Spotted hyenas might not be the most beautiful predators in the African savannah, but they are certainly the most successful. They live in clans of up to 80 animals and hunt at dawn and at dusk.
On the first glance, spotted hyenas look like oversized dogs. Striking are their long necks, powerful skull, brown spots on a yellowish-brown coat and the sloping topline. This is why hyenas always look as if they ducked. Their appearance helped these predators to their bad reputation. To human observers, they often seem threatening and insidious. Indeed spotted hyenas are the most successful hunters of the African savannah. At dusk they prey on larger ungulates, but they also do not despise small animals, such as insects or reptiles. Sometimes they also take the prey of other predators, such as lions or leopards. Hyenas eat their prey completely, because they can even digest their bones. Only hairs are regurgitated again. Hyenas live in packs of up to 80 animals, always headed by a dominant female.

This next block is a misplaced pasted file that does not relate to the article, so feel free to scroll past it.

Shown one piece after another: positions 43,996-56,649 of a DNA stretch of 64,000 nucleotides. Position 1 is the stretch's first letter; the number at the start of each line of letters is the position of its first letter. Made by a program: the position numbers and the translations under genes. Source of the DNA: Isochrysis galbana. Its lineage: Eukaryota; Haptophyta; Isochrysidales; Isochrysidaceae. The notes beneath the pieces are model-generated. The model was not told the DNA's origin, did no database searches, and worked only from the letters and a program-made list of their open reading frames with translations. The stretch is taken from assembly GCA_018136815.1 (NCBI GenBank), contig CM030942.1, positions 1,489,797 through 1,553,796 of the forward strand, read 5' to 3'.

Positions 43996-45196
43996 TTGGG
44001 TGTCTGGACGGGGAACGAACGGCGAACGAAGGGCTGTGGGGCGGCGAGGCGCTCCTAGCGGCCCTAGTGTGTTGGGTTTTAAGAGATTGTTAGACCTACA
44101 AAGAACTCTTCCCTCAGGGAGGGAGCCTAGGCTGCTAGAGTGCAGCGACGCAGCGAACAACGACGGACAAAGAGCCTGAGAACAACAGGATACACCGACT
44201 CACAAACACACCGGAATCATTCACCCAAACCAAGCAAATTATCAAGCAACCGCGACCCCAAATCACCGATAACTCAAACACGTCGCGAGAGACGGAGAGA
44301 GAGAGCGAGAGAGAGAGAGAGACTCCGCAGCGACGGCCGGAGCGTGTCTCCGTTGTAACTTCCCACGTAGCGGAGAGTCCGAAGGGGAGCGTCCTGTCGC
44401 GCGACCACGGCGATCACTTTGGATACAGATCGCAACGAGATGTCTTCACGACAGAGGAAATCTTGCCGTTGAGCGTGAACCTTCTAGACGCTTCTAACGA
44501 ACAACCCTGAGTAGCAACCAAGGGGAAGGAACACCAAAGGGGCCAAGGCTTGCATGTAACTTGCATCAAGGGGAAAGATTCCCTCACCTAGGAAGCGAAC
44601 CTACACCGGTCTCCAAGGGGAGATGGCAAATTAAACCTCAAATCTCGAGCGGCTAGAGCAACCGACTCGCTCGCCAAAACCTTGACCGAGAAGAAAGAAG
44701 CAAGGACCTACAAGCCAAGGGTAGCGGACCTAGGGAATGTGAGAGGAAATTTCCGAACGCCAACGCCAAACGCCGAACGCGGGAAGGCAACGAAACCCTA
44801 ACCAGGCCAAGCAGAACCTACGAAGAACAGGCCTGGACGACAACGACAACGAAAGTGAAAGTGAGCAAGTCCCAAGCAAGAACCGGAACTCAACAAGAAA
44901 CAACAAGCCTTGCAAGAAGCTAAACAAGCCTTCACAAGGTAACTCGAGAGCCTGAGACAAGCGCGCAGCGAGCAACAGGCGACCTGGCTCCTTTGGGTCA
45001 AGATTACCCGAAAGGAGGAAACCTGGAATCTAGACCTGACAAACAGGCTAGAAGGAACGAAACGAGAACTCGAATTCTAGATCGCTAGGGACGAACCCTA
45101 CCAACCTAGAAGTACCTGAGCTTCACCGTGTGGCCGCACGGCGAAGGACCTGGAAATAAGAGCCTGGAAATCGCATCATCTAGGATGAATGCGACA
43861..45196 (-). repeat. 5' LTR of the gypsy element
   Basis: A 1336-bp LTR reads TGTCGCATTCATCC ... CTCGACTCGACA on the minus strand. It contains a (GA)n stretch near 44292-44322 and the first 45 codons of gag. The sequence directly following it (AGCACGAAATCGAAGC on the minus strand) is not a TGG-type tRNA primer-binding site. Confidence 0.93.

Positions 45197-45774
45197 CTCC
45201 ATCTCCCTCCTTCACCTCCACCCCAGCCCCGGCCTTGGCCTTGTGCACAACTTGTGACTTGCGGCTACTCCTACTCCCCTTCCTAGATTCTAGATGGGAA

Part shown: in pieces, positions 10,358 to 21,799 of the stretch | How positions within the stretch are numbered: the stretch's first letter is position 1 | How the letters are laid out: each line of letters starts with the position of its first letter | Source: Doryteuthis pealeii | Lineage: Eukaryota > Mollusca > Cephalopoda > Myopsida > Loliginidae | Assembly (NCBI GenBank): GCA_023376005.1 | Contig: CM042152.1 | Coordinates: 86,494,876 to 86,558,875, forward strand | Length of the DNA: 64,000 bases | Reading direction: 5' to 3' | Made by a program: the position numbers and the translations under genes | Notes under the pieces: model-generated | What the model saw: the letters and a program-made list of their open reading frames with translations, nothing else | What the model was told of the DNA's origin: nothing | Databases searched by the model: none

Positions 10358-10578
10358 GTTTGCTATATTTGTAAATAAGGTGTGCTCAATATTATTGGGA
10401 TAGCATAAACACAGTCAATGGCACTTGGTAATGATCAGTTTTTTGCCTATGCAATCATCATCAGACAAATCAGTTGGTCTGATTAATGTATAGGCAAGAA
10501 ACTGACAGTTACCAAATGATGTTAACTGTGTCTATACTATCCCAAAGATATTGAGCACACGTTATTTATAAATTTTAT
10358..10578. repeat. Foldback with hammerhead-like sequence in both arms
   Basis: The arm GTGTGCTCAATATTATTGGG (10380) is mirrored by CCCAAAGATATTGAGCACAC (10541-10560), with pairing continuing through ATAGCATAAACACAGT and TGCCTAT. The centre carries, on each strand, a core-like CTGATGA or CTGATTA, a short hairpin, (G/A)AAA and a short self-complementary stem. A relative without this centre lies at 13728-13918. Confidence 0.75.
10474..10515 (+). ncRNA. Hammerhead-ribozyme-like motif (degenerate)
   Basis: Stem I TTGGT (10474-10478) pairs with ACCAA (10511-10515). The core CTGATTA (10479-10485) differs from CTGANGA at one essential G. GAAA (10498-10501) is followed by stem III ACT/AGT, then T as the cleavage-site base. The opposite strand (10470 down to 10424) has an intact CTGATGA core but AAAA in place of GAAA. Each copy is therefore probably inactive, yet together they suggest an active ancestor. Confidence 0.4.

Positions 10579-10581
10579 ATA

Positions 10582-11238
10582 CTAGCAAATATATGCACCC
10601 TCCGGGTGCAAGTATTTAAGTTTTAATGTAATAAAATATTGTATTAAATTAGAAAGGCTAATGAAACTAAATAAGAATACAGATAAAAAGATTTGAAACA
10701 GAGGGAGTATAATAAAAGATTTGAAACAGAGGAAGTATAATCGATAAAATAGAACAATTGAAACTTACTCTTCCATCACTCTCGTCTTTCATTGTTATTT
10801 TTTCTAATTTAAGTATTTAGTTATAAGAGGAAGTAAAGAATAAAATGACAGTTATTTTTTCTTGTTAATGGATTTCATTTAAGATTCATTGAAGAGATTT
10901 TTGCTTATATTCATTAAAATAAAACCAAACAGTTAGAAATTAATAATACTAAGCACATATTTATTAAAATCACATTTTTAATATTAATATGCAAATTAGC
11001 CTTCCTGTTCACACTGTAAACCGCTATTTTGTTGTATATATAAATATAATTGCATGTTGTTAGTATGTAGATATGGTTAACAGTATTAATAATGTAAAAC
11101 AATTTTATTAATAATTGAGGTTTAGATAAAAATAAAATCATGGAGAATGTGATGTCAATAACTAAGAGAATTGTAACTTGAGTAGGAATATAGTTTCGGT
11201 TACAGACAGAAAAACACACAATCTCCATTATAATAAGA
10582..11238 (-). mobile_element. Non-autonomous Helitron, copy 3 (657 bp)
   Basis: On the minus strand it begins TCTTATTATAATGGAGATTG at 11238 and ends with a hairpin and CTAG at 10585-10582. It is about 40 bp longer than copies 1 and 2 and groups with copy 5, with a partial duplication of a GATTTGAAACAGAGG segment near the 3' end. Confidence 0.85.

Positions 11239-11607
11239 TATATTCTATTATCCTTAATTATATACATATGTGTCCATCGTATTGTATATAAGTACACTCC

Hyenas can even bite through bones and digest them.
- Scientific name: Crocuta crocuta
- Global home: Africa
- Conservation status: Least concern
- Primary habitat: Dry Savanna, Subtropical Grassland, Subtropical Shrubland